Pérez-González et al. (2002a) reported that, as a consequence of the high fishing mortality in sublegal sizes, the stock-turnover rate has increased, with an equivalent decrease in the age at first maturity and an increase in mean fecundity, suggesting a low rate of compliance with fishery regulations due to a lack of strict enforcement. Fishing pressure on sublegal sizes of the spiny lobsters P. gracilis and P. inflatus, including a high proportion of immature individuals, has increased since the early 1990s. Similarly, in the present study, we observed that ovigerous females were also being captured.
Yallonardo et al. (2002) did not find changes in the size frequency in the spiny lobster P. guttatus between 1986-1988 and 1998-99, suggesting that fishing pressure on this resource had not yet been increased to the point that it negatively affected the size structure of the population. Montgomery (1995) and Padilla-Ramos & Briones-Fourzán (1997) indicated that the fishing locality and/or pattern of movement of lobsters along the shore could be additional factors influencing the size composition of the catch and should be taken into account when analyzing the mean monthly size of the catch.
As found in the present study, a P. gracilis sex ratio close to unity has been reported by Weinborn (1977); Briones et al. (1981); Pérez-González et al. (1992b); Flores-Campaña et al. (1993) and Salazar-Navarro (2000) . However, Arzola-González et al. (2007) found that the sex ratio favored males over females in the 1995 (2.6:1), 1996 (1.6:1) and 1997 (2.4:1) fishing seasons.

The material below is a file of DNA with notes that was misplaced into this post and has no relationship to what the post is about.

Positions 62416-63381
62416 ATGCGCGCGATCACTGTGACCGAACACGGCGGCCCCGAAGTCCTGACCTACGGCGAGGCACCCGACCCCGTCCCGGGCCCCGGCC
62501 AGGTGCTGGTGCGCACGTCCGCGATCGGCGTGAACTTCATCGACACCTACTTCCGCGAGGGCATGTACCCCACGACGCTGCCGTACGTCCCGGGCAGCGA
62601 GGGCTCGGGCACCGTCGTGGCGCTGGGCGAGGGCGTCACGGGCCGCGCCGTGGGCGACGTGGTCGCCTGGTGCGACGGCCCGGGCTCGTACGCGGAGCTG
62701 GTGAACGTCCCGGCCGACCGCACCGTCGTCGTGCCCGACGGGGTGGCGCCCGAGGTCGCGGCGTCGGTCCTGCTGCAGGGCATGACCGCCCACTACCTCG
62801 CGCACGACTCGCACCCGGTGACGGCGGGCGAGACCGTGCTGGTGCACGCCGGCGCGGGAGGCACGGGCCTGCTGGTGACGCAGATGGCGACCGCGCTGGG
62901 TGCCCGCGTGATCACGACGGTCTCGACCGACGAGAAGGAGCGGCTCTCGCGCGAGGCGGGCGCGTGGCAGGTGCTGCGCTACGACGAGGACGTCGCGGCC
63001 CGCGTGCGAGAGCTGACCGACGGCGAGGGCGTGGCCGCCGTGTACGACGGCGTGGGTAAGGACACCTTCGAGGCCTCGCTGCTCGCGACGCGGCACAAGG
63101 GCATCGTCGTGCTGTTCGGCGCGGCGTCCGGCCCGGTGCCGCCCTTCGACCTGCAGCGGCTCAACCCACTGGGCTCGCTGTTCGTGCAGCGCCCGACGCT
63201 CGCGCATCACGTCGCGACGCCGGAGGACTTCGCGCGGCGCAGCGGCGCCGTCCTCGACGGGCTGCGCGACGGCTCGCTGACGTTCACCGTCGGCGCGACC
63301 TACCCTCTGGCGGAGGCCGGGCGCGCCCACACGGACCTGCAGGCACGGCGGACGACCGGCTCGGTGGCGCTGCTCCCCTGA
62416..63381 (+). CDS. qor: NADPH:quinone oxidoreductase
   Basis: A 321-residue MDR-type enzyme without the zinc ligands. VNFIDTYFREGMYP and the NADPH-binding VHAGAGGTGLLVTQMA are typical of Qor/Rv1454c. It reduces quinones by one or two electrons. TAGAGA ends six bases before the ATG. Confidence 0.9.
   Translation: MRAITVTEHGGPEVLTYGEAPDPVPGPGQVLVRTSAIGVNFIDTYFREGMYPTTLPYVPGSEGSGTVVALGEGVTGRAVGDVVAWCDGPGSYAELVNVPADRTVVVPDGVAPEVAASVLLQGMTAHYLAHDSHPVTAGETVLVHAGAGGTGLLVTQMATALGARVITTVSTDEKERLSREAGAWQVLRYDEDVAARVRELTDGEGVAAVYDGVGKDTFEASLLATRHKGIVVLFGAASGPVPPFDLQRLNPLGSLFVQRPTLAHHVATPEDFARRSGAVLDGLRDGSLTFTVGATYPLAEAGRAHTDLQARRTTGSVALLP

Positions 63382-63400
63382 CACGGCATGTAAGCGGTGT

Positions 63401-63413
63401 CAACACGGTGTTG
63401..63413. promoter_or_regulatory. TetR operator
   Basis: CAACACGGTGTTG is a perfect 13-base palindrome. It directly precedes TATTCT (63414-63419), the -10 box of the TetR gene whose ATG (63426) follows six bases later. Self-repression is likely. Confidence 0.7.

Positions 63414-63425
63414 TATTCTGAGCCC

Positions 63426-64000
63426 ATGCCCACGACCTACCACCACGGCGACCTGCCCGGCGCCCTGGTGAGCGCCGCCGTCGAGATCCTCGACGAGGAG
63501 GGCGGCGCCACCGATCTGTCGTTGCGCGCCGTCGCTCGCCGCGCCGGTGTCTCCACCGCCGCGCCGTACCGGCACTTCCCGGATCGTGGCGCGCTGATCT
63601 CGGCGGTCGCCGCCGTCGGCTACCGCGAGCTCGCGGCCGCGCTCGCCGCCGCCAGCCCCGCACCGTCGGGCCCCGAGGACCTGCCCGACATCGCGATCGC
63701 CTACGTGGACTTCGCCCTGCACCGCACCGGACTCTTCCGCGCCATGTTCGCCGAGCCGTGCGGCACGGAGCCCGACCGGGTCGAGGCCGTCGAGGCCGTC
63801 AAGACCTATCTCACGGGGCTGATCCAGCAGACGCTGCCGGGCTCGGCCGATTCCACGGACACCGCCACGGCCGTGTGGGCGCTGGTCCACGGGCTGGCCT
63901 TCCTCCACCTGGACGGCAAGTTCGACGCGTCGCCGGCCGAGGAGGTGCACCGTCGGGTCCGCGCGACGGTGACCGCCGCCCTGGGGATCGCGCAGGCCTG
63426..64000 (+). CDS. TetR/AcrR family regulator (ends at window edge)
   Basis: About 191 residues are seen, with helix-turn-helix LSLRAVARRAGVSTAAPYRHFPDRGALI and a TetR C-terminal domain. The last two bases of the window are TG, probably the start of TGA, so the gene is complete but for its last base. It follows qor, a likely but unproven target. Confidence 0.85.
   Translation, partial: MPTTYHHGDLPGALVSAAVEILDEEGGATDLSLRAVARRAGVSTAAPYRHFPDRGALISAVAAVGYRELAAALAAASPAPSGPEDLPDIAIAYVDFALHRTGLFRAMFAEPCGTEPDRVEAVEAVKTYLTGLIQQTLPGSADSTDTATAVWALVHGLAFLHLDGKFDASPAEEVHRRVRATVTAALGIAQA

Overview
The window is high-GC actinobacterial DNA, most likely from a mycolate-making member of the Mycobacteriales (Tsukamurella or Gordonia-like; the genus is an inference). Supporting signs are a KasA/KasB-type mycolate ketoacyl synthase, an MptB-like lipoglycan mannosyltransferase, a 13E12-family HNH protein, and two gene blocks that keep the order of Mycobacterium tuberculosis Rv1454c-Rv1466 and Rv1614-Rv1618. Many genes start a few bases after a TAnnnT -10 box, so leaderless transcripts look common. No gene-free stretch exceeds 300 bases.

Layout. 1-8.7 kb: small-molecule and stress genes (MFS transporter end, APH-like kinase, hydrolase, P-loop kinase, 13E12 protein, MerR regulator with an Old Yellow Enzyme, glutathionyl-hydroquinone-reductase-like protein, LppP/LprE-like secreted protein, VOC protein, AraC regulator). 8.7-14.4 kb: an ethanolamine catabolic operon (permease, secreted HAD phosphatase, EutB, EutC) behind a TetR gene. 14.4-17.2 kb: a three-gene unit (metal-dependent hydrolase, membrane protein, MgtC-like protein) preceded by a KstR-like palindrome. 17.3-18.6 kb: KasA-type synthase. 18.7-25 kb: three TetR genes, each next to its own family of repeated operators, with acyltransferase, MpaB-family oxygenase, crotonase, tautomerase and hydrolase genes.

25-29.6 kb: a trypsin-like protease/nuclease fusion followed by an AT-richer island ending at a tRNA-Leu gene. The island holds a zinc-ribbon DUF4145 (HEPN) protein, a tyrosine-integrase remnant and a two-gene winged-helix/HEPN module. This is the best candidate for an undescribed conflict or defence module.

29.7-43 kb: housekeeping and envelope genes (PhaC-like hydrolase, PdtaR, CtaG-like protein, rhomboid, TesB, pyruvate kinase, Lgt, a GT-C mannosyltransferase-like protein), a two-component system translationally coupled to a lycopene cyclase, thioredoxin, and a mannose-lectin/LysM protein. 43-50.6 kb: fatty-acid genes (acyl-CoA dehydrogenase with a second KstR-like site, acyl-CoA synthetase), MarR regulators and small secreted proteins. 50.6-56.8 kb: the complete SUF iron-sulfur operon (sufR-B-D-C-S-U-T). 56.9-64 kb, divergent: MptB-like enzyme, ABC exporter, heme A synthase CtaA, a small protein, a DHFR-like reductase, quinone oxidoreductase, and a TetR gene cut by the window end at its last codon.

MacDiarmid & Sainte-Marie (2006) suggested that many fisheries appear to have the potential to alter population sex ratio and sexual size dimorphism, and they noted a number of factors that could result in sex-biased exploitation. For example, one sex may be more vulnerable to capture due to its greater spatial and/or temporal exposure to fishing gear. Goñi et al. (2001) reported that the scarcity of males in February may indicate a substantial sex segregation of the Palinurus elephas population at this time, but the presence of recent postmolt males in the samples also suggested reduced activity and, thus, catchability, related to ecdysis. A decrease of approximately 70% in catchability has been estimated for late-postmolt Panulirus argus (Lipcius & Herrnkind, 1982) and P. cygnus (Morgan, 1974). In several species, males are more catchable than females, and larger males are more catchable than smaller males (e.g., Tremblay & Smith, 2001; Ziegler et al, 2002).